In contrast to the effort spent establishing the world as a whole in the props and costumes, the lighting focuses very much on the atmosphere in the place and time of the scene. At the beginning of the scene the lighting is high contrast with the light coming from only two sources, a single shaft of daylight and the glowing crystal at the tip of Gandalf’s staff. In the vast pillared halls the shadows are used to hide the distant walls and ceiling, creating the illusion that the halls are infinite and making the audience feel very humbled by the majesty of the towering stonework. That they should be in a place like this gives the audience a renewed sense of the importance of the Fellowship’s quest. !!pagebreak!! !!subpageslist!!
Later, as they enter the Balrog’s domain, fire begins to issue forth from the walls and floor creating, along with the increased daylight, more sources of light. The hot reds invoke feelings of violence and danger, which heightens the audience’s adrenaline levels as Gandalf battles the Balrog. The daylight from the doorway shows how tantalizingly close they are to escape, which makes it even more devastating for the audience when Gandalf falls.
The camerawork increases the tension even further. A series of swooping wide-angle shots shows the legions of orcs scuttling over the floors, pillars and even the ceiling show the audience the gravity of the situation. Before they can become too detached from the situation, however, they are dropped in the thick of it once more with a series of close-up hand-held shots giving the impression that the camera, and therefore the audience, is a character in the story running alongside the Fellowship. This makes the drama and excitement so much more personal and the audience becomes enraptured as they feel they will share in the characters’ experiences. There are a few more wide shots, but once again you are not allowed to linger in these distant images but are brought straight back into the action with an immensely powerful piece of camerawork, shooting at great speed along the flight of an arrow which pierces an orc squarely between the eyes.
Low and high angle shots allow the audience to see the incredible extent of the halls, which the characters would sense around them, thus reinforcing the audience’s inclusion in events. It also shows once more the evil of the place; the limitless expanse of darkness that devours Boromir’s dropped torch seems a malign presence in itself. The camerawork is essential in creating scale in the film, not only the soaring pillars of the halls and gargantuan monstrosity of the Balrog, but also in the way the normal height actors who play the hobbits appear small compared to the rest of the Fellowship. If the audience does not realise that forced perspective is being used to make fifteen feet of stairway look endless but is subconsciously content to accept the steps go on forever, the camera people have done their jobs.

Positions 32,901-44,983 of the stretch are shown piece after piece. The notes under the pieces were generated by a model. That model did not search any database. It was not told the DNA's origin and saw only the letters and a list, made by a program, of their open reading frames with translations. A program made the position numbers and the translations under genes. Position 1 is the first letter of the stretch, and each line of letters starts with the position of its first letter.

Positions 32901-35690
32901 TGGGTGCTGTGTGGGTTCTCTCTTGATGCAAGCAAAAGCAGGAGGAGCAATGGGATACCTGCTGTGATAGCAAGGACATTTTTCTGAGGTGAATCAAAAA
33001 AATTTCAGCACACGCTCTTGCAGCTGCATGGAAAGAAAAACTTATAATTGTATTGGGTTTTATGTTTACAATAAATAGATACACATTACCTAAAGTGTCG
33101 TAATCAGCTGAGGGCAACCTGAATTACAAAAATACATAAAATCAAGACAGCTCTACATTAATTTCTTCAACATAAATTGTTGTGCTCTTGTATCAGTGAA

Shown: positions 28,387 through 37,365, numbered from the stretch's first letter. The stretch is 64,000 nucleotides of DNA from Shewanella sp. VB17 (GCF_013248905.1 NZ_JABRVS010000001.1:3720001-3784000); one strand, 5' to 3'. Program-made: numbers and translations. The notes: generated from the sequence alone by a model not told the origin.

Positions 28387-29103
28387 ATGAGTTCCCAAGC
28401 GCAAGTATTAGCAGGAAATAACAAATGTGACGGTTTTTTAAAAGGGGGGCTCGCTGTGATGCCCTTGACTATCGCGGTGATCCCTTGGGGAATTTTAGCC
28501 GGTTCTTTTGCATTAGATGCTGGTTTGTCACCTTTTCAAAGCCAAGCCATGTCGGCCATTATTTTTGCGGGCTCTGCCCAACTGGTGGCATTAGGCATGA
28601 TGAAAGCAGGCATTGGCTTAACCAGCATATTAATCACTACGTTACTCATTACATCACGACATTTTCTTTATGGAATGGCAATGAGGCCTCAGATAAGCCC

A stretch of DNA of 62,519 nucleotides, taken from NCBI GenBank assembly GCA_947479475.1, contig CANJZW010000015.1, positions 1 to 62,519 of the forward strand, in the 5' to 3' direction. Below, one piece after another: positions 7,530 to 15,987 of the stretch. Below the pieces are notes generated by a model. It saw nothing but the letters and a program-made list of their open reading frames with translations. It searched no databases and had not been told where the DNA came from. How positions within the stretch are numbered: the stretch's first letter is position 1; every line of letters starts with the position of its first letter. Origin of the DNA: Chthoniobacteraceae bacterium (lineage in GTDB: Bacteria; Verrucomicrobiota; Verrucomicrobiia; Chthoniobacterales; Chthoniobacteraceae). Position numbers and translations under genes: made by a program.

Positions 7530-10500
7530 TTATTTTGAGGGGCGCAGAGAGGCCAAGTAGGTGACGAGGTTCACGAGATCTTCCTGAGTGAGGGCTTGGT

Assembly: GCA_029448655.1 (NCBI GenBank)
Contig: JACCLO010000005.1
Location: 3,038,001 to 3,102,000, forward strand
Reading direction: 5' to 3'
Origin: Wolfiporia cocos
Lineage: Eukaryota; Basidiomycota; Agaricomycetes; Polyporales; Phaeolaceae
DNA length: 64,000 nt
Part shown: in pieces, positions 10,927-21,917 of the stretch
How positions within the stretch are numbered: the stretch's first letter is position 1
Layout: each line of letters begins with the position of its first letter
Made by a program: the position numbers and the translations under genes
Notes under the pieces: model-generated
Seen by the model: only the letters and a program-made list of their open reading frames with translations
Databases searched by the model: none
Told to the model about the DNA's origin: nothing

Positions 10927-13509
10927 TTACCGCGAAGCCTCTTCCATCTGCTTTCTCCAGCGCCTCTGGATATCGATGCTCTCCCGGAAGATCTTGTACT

Much of what you see in this scene is not real at all, or exists only in miniature. The computer graphics create fire and creatures of the deep and add them seamlessly to shots of the scale models and actors so well you cannot tell what is real and what is not, and this obviously is their intention: if the audience is wondering how something is done, they are not paying attention to the storyline.
By now the audience is so well integrated into the cultures of Middle-earth that they are prepared to accept almost anything. By keeping the flashy, Hollywood-style magic to a minimum and using instead forces of nature to represent the supernatural the acceptance is even readier. The Balrog looks as if it is made from lava with a hardened layer on the outside. This makes it seem dangerous to the audience, as if it is a pure force of violent destruction held in check only by a thin layer of crusty rock which cracks visibly more as the scene progresses; we just have to hope it does not erupt. Gandalf’s magic is represented only by light, a thing we associate with goodness, and the audience hopes that it will overcome the shadowy Balrog, once again making them feel a part of the story .